How digital and data are reshaping justice services
I recently had the privilege of attending the Digital Justice & Policing Conference in Scotland on November 7th, 2023 in Glasgow. It was a fascinating dive into the future of justice services in the digital age.
The conference was a melting pot of ideas, experiences and innovations. Stakeholders from across the justice landscape in Scotland and beyond came together to chart the course for a system undergoing a profound transformation.
The theme of the event was clear: how digital and data are reshaping the delivery of justice services in Scotland.
One of the key takeaways from the conference was the emphasis on creating an enhanced user experience for victims and witnesses. In a world where technology is advancing at breakneck speed, it’s heartening to see the justice system leveraging these advancements. Making the often daunting process of seeking justice more accessible and supportive, is close to our heart at Storm. We're working with the Crown Office Procurator Fiscal Service on the Witness Gateway service, transforming services and engagement for witnesses across Scotland.
"Making the often daunting process of seeking justice more accessible and supportive, is close to our heart at Storm."
The conference brought together speakers from far and wide, with a lot of focus and insightful discussion on the ethical use of AI in the justice sector. As technology evolves, so do the ethical considerations surrounding its implementation. The discussions delved into the importance of ensuring that the adoption of AI aligns with principles of fairness, accountability and transparency.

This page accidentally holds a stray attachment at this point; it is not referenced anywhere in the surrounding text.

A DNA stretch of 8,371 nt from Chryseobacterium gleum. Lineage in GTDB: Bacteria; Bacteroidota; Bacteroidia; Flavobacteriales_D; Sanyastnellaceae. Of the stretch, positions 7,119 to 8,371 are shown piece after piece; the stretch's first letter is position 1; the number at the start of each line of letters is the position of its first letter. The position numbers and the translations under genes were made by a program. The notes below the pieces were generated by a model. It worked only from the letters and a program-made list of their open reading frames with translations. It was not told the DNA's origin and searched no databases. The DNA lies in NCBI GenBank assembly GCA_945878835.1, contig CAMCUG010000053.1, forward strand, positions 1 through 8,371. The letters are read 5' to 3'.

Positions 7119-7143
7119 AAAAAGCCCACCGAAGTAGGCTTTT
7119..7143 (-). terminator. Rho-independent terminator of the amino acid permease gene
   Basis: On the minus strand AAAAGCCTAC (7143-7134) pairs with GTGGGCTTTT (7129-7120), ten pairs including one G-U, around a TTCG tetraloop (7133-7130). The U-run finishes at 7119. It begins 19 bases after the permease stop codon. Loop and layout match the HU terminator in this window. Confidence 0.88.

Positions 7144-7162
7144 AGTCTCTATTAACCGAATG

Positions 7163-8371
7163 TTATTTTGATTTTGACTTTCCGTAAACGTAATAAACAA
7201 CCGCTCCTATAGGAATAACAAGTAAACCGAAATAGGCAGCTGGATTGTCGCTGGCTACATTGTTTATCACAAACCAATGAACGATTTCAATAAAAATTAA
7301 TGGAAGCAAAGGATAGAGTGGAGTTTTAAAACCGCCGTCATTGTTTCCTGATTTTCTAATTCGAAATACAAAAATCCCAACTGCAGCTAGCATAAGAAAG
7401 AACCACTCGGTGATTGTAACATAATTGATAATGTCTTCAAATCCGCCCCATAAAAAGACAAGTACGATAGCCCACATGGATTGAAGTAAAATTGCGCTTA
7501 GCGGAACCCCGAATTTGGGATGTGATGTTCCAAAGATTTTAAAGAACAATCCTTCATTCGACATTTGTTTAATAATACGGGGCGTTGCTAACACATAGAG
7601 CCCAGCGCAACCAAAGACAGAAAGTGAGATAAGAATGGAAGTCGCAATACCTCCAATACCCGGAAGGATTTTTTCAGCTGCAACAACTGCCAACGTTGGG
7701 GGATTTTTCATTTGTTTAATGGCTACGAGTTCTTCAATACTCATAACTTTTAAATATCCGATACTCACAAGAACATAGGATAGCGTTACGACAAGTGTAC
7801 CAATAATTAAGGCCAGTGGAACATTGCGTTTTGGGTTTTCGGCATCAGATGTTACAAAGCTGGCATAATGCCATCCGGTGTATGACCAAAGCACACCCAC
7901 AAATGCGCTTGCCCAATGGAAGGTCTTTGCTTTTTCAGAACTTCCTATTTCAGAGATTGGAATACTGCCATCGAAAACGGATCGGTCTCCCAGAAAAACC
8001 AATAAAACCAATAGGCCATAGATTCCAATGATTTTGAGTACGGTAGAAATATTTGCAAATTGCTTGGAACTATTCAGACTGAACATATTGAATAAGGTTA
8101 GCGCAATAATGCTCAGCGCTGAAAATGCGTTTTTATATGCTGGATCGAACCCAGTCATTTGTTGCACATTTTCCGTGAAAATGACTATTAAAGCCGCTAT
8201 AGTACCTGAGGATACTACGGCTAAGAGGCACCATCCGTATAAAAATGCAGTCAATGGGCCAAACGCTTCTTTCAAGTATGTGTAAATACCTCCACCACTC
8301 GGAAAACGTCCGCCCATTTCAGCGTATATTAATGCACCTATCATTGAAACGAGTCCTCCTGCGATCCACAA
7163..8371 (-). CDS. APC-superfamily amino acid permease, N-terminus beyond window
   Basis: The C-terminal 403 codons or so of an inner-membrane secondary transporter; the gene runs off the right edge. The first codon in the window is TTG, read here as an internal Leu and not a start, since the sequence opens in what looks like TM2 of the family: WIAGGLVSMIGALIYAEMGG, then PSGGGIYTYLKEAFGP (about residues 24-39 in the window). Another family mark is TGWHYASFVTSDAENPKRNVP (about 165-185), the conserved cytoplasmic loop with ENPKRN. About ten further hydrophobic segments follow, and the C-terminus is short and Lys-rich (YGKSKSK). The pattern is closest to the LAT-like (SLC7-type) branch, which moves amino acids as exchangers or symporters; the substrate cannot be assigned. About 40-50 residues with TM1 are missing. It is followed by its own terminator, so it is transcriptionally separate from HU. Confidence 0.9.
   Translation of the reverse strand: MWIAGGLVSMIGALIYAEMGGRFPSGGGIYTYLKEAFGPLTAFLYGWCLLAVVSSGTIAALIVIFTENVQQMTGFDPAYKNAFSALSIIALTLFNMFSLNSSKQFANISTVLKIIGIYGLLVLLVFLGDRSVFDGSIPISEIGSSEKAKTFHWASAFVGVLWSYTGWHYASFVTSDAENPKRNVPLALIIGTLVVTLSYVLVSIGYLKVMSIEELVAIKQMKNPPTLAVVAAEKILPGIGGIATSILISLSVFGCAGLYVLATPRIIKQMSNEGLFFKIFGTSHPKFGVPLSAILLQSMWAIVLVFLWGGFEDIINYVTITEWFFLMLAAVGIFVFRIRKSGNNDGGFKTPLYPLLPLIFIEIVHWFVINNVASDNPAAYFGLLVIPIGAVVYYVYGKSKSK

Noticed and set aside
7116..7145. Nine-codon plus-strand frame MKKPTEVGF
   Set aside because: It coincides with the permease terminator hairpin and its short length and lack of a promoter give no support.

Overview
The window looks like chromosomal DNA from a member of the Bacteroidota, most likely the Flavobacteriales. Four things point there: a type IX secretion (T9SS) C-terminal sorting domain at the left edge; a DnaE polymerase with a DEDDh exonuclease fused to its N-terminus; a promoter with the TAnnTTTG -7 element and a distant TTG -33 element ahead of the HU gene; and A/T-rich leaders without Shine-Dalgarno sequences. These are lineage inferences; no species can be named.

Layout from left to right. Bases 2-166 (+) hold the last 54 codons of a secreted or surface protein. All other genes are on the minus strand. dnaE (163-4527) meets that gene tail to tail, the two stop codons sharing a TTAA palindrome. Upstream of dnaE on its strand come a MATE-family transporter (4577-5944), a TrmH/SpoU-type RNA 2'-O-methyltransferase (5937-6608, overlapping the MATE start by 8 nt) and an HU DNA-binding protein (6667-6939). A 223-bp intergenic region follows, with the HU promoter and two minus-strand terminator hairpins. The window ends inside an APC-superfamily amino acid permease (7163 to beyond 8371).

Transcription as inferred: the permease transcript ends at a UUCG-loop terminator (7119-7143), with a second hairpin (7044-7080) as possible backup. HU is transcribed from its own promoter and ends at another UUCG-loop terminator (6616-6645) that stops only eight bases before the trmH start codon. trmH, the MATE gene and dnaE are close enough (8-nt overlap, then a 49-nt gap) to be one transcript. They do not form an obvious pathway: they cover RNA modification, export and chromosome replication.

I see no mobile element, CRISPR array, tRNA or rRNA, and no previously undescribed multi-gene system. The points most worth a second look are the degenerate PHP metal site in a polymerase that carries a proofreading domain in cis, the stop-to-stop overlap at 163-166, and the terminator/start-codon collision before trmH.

As excellent example of this was presented by Armando Aguilar, the Miami Police Assistant Chief, who shed light on the critical role of policy and usage guidance in operationalising AI. Aguilar’s compelling presentation centred around the use of facial recognition software in the Miami Police Department’s pilot program. He illustrated how this technology is actively employed to identify suspects and aid in solving crimes.
What made Aguilar's presentation particularly noteworthy was his emphasis on the importance of clear policies and ethical guidelines governing the use of such powerful tools. He highlighted the need for a balanced approach that harnesses the benefits of facial recognition while safeguarding individual privacy and preventing potential misuse. His insights underscored the notion that successful integration of AI in law enforcement requires not just technological prowess but a comprehensive framework that prioritises responsible and ethical practices.
"It’s not just about the technology; it’s about the people driving these changes and their collective vision for a more effective and responsive justice system."
Overall, the event provided a platform for networking and collaboration, fostering a sense of community among digital justice practitioners in Scotland. It’s not just about the technology; it’s about the people driving these changes and their collective vision for a more effective and responsive justice system.
The commitment to embracing digital transformation and harnessing the power of data is paving the way for a more agile, accessible and equitable justice system. It’s not going to be easy, but the intent and expertise is certainly in place, which is why I remain optimistic about the future of justice services in Scotland.
And, finally, a sincere thank you to FutureScot for organising the conference. The event ran smoothly at the Technology and Innovation Centre in Glasgow, making it a well-coordinated and enjoyable experience for all delegates. All in all, an excellent day out within the allowed radius of my ankle tag.